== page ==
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Salisbury-Rowan needs a win. We’ve gone too long without a major boost to our economy. We’ve had scant new jobs and little new money coming into our communities.
Salisbury was handed a big win on a silver platter in the form of the “Sleepy Hollow” filming. By most accounts, the pilot filming was a positive experience for our community. However, a few squeaky wheels have received ink and airtime, claiming limited space downtown and loss of revenue.
Let’s talk revenue. The North Carolina Film Commission year-end totals show productions had direct, in-state spending of more than $376 million and created more than 4,100 well-paying crew positions. In all, productions created nearly 20,000 job opportunities, including talent and background extra positions for North Carolinians.
We deserve — and need — a piece of that revenue locally, and we should be doing everything we can to get it. It’s now time for those who see the positive impact film production brings to step up and get vocal.
BOLD has been working on marketing for a feature length film shot in South Carolina, and we have witnessed firsthand the economic impact a project can have on a community.
Let’s tell all film producers, including 20th Century Fox and K/O Paper Products, that the welcome mat is out in Salisbury. Let’s tell our story in hopes we can help tell theirs. We offer an incredible array of beautiful, historic backdrops throughout the county and we need to expose them to all.
Please join me in saying this community supports the return of “Sleepy Hollow” and letting the entire film industry know they are welcome here.
— Patrick Pearson

Salisbury

Pearson is VP/general manager of BOLD Communications Group.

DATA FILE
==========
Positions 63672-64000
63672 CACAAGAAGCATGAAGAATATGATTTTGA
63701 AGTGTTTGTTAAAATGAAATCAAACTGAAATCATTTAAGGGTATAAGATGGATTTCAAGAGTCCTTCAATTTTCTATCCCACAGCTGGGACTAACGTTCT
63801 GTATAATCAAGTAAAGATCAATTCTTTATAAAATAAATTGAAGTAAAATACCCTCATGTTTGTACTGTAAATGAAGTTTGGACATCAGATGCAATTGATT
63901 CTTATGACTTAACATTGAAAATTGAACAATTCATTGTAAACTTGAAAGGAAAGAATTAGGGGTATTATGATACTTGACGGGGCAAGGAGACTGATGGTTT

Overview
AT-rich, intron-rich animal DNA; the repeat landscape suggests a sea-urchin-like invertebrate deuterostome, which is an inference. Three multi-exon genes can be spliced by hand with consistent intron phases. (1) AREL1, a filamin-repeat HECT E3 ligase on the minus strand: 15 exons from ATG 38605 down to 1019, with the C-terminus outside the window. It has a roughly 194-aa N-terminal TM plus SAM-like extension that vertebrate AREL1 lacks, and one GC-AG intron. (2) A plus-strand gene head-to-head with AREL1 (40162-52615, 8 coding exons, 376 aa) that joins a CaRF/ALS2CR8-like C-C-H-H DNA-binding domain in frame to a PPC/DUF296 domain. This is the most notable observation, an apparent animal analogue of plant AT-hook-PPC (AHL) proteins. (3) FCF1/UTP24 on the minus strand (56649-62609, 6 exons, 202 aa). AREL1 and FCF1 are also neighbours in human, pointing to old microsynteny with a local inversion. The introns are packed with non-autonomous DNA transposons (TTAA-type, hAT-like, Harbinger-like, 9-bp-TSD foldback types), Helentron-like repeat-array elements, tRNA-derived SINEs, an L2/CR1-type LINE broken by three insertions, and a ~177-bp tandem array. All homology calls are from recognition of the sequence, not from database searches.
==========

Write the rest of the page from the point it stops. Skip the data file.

I agree with Cal Thomas’ comments (May 22) regarding the “Infernal Revenue Service.” My mistake — I meant the Internal Revenue Service.
Thomas states that the IRS is unconstitutional, and it is. It was created by President Woodrow Wilson, who also reinstated the central bank, or as we know it, the Federal Reserve System. Both acts were never properly ratified by the states, but Wilson was not the most ethical president. He also lied about our troops going to war to save Britain and France in 1917.
Today, the IRS is the most powerful government branch, and it is absolutely unconstitutional.
The Federal Reserve is not a federal bank. It is owned and controlled by 12 private banks. They are ruining our economy by printing paper money. Before 1971, we had silver and gold backing our money, so the paper money had intrinsic value.
We have a serious problem with a president who is not adhering to the laws of our land, our Constitution. It’s almost as if he is saying, “I dare you to try to do something about it, because I want to take care of the people.” But he has divided the people in his failure to lead properly. The Constitution has served our great nation well for more than 235 years, but now he wants to disregard it. I’m so angry, I believe he should resign and Vice President Biden, who’s a joke, should also resign.